but girls help me out here. it's like you have to have that "romance." or at least you've been programmed to think that right? a lot of guys too. still me in so many ways. isn't this cultural in a lot of ways though? it's a western society thing. i won't get into all that because who cares--it is how it is and it won't change. i heard that a ugandan bishop said that for marriage you should just find someone who shares the same passion for serving God and become partners in that with one another. that sounds pretty simple. but that just won't work in our culture. we're too programmed already. i wouldn't do that i don't think. not just that alone.
i'm just done with playing the game. forget expensive romantic dinners and big gestures and trying to win someone over or all that. it's not worth the energy. it consumes our lives when we're in the midst of it. it is an idol. so forget all the dressings. people too much want the dressings more than they want the meat. they want marriage and the great romance more than they want a specific person. the "one" is some magical/mystical entity that will be reveled through all the romantic situations--not so much the qualities or core/heart of a person that is desired. that is secondary. so just be who you are and if someone is drawn to that then at least you really know you are being genuine and that it is actually you they really want--not some performance of playing the game well: clothes, persona, chivalry, etc. it's all so sucked into our society and we are its damned victims. 50% survival rate.
it's kind of like the old school war. they would just stand there taking turns shooting at one another in a line. and you see that now and you gotta think, "man why did they do it that way? so stupid. just asking to get killed. take some cover for crying out loud. your ideals of what's proper and honorable are so messed up." so warfare developed and people realized there's a better way to fight. (ok just accept the metaphor without pointing out that fighting isn't really good in any way--beside the point).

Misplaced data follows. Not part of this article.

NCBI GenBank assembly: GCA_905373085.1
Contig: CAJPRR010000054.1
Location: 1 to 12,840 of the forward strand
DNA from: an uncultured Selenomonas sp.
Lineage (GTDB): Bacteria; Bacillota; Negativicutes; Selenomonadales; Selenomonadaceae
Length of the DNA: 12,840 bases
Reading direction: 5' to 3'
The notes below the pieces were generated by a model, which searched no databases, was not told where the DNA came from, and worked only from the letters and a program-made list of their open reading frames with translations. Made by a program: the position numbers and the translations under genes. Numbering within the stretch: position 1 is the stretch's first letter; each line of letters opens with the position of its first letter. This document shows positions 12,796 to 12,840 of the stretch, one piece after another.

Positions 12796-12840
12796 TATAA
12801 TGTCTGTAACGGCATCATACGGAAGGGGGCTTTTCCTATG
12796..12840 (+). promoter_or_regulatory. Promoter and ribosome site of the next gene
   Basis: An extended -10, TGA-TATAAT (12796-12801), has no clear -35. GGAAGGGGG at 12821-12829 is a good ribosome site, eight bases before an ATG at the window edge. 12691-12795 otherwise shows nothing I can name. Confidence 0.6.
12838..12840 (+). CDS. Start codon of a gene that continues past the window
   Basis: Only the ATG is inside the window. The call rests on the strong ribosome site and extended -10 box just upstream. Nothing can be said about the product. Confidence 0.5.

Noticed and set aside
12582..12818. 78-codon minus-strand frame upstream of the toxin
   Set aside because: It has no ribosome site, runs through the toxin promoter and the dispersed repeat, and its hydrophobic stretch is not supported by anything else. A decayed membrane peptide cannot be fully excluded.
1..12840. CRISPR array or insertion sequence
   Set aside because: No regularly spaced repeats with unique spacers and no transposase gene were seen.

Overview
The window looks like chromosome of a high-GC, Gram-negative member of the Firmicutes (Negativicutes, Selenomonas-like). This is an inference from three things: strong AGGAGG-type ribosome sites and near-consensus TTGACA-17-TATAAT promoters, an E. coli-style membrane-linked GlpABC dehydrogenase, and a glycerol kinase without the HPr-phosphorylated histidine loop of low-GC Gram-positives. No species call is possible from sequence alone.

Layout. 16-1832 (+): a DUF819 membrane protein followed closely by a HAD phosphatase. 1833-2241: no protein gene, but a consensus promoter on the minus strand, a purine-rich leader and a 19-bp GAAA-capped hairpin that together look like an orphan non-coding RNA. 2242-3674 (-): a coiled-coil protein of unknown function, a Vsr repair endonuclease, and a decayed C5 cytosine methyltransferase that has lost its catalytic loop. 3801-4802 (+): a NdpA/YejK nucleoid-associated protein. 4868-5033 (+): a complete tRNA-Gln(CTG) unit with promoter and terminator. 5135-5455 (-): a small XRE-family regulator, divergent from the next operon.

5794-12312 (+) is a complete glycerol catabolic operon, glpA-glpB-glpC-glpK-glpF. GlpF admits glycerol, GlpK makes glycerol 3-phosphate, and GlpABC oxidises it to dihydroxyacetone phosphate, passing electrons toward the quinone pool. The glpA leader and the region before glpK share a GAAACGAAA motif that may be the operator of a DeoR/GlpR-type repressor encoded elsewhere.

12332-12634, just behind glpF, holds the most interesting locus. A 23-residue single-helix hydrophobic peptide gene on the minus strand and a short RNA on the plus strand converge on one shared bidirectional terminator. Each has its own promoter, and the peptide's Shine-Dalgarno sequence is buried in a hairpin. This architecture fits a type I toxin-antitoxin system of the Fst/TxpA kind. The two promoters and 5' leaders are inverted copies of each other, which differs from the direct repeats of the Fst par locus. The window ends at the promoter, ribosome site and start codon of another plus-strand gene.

maybe people years from now will look back at our dating and marriages like we look at those soldiers. and they will think that we were so ignorant, so foolish. "but that's just the way it is" they would have said back then. "that's how war is fought."
that would be a great ending. i was going to do that. but it would be too pointed. i don't have a secure enough place on any stance here to leave it that strong. i don't know about all this. a lot of it seems like rambling to me. maybe all this writing will hurt some girl i am dating in the future if i were to be so lucky as to have that happen after this post. ha. maybe i'll look back on all this and shake my head at how foolish and naive i was. me the unmarried man talking about all this like i had some idea of how it all really is. who knows. but i throw all this out there because i know i'm not alone in all this. so we'll see how it hits.